The trilogy is over... now what?
By Daniel Epler
In a world of the respected trilogy, part 4's are often looked at as a step too far. Overstaying their welcome. Shameless cash grabs. Well folks, I often disagree! I love long running horror series'. I love when the quality gets shlockier, and the continuity gets crazier! I haven't gone through every horror franchise (I'm sorry Saw fans, I'll get to it!), but I have with most. Here are my 10 favorite Horror Part 4's!
10. Blood From the Mummy's Tomb (1971, dir. Seth Holt)
Being far less respected than Hammer's Dracula or Frankenstein series (for good reason, let's be real), it might surprise some to learn that their Mummy franchise had 4 entires! This being the 4th and final, it's actually one of the highlights. I'm not going to tell you it's a great film or that it doesn't drag at points, but it is really weird and creative. Completely avoiding having a typical Mummy in the film, this one opts for a story of an evil Egyptian Queen possessing the soul of a woman. I admire how different it is from any other Mummy flick, and Valerie Leon's loveliness doesn't hurt either.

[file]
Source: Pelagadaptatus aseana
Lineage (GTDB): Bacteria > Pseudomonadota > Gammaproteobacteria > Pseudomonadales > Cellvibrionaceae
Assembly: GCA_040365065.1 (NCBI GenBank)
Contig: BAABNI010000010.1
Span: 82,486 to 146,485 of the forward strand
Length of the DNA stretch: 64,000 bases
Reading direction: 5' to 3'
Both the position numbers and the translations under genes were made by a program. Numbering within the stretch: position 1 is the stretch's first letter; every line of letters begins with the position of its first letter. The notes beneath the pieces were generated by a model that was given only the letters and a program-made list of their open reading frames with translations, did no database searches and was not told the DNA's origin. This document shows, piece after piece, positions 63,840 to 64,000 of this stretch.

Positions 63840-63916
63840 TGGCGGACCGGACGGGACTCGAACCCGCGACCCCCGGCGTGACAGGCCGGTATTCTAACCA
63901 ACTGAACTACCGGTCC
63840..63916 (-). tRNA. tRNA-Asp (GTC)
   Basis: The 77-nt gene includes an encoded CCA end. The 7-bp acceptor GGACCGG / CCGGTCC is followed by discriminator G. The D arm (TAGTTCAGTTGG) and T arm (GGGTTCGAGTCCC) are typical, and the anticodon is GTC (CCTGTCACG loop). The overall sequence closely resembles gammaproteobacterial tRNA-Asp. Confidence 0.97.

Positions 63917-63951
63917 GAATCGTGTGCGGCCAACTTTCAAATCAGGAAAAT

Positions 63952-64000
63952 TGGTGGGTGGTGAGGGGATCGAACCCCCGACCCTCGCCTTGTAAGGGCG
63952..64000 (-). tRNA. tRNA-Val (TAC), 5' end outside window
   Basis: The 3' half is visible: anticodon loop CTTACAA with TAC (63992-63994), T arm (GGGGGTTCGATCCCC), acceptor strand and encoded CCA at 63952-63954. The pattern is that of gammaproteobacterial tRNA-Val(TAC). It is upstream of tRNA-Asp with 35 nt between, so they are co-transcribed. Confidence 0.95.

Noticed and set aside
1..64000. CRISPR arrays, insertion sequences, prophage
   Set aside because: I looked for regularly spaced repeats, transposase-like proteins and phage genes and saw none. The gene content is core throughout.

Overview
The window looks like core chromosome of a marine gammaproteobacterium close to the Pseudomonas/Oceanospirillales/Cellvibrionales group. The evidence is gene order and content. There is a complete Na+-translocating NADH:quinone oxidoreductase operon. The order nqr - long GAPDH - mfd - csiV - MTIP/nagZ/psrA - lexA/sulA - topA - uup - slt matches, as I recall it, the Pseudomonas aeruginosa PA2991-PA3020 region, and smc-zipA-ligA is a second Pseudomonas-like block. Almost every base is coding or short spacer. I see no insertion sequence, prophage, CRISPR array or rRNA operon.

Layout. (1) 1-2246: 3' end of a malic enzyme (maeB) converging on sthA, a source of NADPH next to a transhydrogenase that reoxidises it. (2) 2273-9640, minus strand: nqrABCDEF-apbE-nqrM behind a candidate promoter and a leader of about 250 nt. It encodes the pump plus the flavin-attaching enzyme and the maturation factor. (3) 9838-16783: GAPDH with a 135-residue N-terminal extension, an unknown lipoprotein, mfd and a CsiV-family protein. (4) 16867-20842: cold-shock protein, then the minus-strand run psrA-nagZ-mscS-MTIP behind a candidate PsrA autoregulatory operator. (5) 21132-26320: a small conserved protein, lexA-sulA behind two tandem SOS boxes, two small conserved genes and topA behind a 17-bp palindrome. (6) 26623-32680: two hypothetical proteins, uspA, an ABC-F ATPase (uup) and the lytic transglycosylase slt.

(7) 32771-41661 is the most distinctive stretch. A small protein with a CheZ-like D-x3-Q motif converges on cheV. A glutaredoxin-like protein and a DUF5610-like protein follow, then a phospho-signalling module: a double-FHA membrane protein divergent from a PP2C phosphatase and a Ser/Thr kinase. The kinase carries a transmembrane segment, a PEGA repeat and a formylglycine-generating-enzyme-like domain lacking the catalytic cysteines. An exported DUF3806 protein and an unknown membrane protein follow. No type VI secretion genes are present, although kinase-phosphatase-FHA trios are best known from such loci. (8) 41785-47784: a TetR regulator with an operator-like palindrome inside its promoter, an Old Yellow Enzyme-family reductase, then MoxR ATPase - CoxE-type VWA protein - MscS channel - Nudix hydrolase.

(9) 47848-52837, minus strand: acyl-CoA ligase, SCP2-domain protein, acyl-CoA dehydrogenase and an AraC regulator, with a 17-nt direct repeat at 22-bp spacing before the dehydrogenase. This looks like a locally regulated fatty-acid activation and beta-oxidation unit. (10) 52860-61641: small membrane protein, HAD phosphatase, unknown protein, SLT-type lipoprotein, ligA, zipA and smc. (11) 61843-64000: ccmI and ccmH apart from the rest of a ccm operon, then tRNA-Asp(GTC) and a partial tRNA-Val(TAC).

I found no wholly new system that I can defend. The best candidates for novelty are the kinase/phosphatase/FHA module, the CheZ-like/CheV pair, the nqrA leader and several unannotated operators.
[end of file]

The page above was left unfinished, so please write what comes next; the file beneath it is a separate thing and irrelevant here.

9. Insidious: The Last Key (2018, dir. Adam Robitel)
Despite the fact that I'm not passionate about any entry in the series, I am a fan of the Insidious franchise. I think it surpasses the Conjuring universe with it's imagination and focus on a truly great lead character: Lin Shaye as Elise Rainier. She is the main reason these films work, without a doubt. But of course, the ghosts are also really cool. I'm amazed that they always have such interesting, original designs, and this one is no exception. This is a tense little ghost flick, and I recommend it.
8. The Ghost of Frankenstein (1942, dir. Erle C. Kenton)